Could Drones Replace Snoopy Blimps? 0 16

(ALBUQUERQUE, N.M.) Sept. 12, 2011 – Could Snoopy One and Two be sent to the old puppy home, their jobs outsourced to unmanned aerial vehicles about to take to U.S. skies?

The venerable MetLife blimps have produced gorgeous shots of golf shots and holes at PGA Tour events since 1987. But Congress has ordered the FAA to write rules by 2015 allowing lightweight UAVs to fly in U.S. airspace for civilian purposes – including aerial photography.

To date, more than two dozen civilian entities, including two New Mexico universities, have received authority to test drones for uses as diverse as wildlife tracking, surveying archaeological sites, GIS mapping, tracking oil spills – even shooting movies. It’s only a matter of time before someone obtains authority to photograph a sporting event from a drone.

One manufacturer vying for a share of what is estimated to be an $11 billion market over the next 10 years is Silent Falcon UAS Technologies, an Albuquerque startup that has developed a lightweight, hand-launched propeller-driven UAV. Its drone carries a fully gimbaled, gyro-stabilized HD camera and downlink gear.

Thin-film photovoltaic panels on the upper wing surfaces of the Silent Falcon drone allow it to stay aloft for up to 14 hours, according to the company.

“From 100 feet away, it is basically silent,” John Brown, CEO of Silent Falcon, said of his product’s electrically driven six-bladed propeller. “They have incredible endurance and almost insignificant operating costs.”

Under the FAA’s guidelines, drones undergoing testing must be controlled by an operator maintaining line-of-sight contact – easy enough for an operator at a golf tournament in a crane or tower. The Silent Falcon can be flown manually or can be programmed to fly via pre-plotted GPS waypoints.

Silent Falcon is one of only a few non-defense UAV contractors entering the field; most drones being developed are for military, intelligence or police use. The expected cost of the Silent Falcon when production is slated to begin next year is $250,000-$300,000, Brown said.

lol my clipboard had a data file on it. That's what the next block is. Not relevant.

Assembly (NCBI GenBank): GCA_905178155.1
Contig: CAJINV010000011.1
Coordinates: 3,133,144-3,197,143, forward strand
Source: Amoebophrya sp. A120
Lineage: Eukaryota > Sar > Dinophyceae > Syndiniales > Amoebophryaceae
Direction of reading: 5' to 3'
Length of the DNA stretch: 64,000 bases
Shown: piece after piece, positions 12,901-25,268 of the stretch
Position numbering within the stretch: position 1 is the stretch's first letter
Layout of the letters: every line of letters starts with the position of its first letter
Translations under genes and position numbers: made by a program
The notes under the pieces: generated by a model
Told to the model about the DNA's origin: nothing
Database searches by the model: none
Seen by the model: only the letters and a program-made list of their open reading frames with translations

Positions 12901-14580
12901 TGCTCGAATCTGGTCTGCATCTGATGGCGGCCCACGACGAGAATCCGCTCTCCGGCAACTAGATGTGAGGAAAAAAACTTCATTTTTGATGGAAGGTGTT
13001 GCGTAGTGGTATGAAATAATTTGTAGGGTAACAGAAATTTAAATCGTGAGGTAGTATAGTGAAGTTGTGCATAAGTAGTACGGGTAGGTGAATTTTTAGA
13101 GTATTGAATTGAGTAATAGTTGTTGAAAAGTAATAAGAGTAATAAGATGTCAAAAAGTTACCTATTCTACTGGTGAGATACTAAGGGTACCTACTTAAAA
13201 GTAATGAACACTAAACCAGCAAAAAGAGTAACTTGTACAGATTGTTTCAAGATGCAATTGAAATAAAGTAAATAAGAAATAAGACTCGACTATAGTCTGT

Contrast that to manned blimps, which annually cost $6 million to $8 million to operate and require an aircrew of two and ground crew of 14.

Let’s be clear: MetLife remains the official aerial photo platform of the PGA Tour and will continue to offer breathtaking shots from 1,500 feet of golf balls in flight.

But a fair question is: When will the the steady drone of Snoopy’s motors be replaced by the fleeting shadow of something akin to a silent falcon?

— Dan Vukelich

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PING CEO: Change the Golf Ball, Save the Courses 0 4

(PHOENIX) Jan. 3, 2012 –The chairman and CEO of Ping says three different balls should be approved by rule-makers — one longer, one the same as and one shorter than balls currently approved for play.

Shorter balls could then be mandated as a condition of play on classic courses hosting PGA Tour events — keeping them competitive. Longer balls could be allowed for amateur play. Ball distance could even be factored into handicaps — like course slope ratings, says PING head John Solheim.

The proposal is a radical departure from the principle underlying the Rules of Golf that a single ball with a single distance limit be played by players at all levels, even though many golf authorities believe the length of the modern golf ball is the single biggest factor in making some of the great courses of the 19th and 20th centuries obsolete for professional play.

In a letter to the USGA and the R&A, Solheim proposed  a “Ball Distance Rating System” to categorize balls into three distance categories. “This concept addresses the unique talents of the top 0.1 percent of the world’s golfers without hurting the other 99.9 percent,” Solheim said.

A “silver dot” rating could apply to balls that conform to the current distance limits, a “gold dot” rating to balls that are longer (perhaps 30 yards longer), and a “bronze dot” rating for balls that are shorter than today’s ball limit (again, maybe 30 yards shorter),” Solheim said.